Thank goodness the 2012 elections are almost here. I bet that most of us are sick to death of all the political ads and want it to be over. The bigger issue is what comes after it is over.
No matter who becomes our next president and which political party controls Congress, major changes in how we live in this world are greatly needed. What kind of leadership is provided by Washington, D.C., is vital to determining what these changes should be and how to implement them.
We hear over and over that Americans want our federal government to be reduced in both size and power. Arguments are made that our Founding Fathers never meant for the government to become so intrusive and dominant.
I do have to ask those people who believe this how they know how our early leaders would react to today's federal government. As the times change, so do viewpoints and needed actions. Governing four million people like Washington, Adams and Jefferson had to is quite a bit different from the 310 million people we have today. Do people really believe that these presidents of the past would govern today as they did in their time?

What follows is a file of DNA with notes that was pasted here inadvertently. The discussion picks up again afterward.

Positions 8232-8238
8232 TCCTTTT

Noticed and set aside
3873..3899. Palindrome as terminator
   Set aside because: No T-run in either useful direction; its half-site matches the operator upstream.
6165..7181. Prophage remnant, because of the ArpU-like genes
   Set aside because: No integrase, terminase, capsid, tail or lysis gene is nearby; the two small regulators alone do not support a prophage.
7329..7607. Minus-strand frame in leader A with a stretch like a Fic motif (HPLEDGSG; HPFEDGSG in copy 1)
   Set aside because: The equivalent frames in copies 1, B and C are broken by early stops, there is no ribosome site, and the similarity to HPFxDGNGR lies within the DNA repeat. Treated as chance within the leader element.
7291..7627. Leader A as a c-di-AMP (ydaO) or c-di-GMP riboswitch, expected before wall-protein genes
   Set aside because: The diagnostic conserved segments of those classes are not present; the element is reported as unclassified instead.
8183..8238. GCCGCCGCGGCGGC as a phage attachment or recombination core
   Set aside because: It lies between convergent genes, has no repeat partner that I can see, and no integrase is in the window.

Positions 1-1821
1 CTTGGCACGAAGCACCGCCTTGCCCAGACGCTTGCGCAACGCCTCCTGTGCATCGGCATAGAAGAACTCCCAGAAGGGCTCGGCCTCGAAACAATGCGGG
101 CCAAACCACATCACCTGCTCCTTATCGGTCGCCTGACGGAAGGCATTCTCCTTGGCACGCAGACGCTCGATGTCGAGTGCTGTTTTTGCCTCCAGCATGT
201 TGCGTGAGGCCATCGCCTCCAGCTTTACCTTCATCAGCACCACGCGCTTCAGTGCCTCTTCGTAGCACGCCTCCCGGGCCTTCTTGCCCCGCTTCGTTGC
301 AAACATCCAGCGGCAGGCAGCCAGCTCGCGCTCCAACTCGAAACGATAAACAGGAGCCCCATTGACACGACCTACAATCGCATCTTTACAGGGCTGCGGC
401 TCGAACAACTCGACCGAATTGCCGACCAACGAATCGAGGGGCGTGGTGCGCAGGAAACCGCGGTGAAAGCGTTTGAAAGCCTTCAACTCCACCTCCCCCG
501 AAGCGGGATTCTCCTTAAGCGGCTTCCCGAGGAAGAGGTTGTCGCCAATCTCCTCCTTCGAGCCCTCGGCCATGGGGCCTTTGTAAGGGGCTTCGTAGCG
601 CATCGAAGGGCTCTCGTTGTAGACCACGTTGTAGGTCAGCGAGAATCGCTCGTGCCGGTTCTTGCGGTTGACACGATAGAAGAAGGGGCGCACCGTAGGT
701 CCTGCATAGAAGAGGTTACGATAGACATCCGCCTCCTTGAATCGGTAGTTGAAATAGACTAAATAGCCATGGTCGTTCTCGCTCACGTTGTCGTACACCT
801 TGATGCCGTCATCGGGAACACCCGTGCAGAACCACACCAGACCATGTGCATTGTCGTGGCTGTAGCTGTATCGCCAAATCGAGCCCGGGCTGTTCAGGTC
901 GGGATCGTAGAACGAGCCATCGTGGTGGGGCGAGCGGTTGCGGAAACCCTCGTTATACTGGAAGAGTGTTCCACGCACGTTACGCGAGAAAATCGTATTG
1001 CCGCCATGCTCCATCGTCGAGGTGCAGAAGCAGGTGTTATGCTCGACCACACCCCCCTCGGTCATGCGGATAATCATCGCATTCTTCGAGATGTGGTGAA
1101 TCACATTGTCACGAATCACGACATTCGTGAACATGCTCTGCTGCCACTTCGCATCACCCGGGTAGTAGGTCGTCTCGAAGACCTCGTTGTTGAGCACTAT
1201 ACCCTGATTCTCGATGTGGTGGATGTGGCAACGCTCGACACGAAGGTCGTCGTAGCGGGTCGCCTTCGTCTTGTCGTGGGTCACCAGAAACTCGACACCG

If we truly want to see change in this nation, then we need to begin with a series of education programs to try to get us to understand the problems and the possible solutions. Too many of our opinions are based on ignorance, not fact. Our leaders must take the time to work with us to develop programs that are needed.
Of course, our leaders and their political parties must change how they do business. The destructive partisanship that has come to dominate the political landscape is a major distraction from what needs to be done. We need more selfless leaders and fewer selfish ones.
This is a monumental undertaking. We are so use to doing things the same way we always have. We also lack patience. The modern world has provided us instantaneous results. We want solutions right now. But the issues we face today are not going to be settled that quickly or easily.
Communication and dialogue are essential. A series of national, state, and local meetings are required to get the process initiated. Various agendas need to be created and information shared.
Most importantly, we Americans need to become more open minded and understanding. We are all different in various ways. If we truly want to make this a better place to live, then we need to open our eyes, our ears and our hearts. Aren't we worth the effort?